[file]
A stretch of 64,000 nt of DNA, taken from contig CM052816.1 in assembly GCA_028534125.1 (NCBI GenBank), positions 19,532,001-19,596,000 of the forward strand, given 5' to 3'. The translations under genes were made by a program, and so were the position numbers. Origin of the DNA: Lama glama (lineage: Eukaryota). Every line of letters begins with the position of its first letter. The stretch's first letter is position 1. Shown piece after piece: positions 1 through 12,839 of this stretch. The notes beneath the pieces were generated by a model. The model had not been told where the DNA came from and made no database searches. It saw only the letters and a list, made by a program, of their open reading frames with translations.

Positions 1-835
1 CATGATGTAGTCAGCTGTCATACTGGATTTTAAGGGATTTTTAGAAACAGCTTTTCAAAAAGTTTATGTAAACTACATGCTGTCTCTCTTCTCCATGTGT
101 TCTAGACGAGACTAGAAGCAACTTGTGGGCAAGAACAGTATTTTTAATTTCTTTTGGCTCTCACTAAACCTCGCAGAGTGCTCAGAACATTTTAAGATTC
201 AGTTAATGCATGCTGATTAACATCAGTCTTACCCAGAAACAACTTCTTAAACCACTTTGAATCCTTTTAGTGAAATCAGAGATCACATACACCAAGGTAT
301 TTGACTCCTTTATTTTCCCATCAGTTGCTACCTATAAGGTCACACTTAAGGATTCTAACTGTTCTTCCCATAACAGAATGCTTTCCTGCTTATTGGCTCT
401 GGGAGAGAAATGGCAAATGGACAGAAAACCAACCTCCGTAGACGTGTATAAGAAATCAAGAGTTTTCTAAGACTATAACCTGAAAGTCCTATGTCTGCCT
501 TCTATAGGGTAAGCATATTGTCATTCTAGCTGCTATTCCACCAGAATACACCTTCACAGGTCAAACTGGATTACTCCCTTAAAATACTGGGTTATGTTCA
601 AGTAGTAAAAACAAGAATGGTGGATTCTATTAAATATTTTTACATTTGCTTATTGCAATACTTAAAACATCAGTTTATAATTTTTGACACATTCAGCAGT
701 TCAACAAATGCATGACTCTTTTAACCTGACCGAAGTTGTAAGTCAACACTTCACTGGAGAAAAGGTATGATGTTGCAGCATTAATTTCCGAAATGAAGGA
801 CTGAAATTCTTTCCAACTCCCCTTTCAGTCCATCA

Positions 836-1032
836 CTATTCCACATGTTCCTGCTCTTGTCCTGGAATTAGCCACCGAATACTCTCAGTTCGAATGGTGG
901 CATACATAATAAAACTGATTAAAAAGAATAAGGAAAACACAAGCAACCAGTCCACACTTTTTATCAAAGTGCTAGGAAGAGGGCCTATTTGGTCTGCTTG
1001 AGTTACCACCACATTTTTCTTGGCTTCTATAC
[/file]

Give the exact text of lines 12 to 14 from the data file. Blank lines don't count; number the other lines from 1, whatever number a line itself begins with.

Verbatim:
Positions 836-1032
836 CTATTCCACATGTTCCTGCTCTTGTCCTGGAATTAGCCACCGAATACTCTCAGTTCGAATGGTGG
901 CATACATAATAAAACTGATTAAAAAGAATAAGGAAAACACAAGCAACCAGTCCACACTTTTTATCAAAGTGCTAGGAAGAGGGCCTATTTGGTCTGCTTG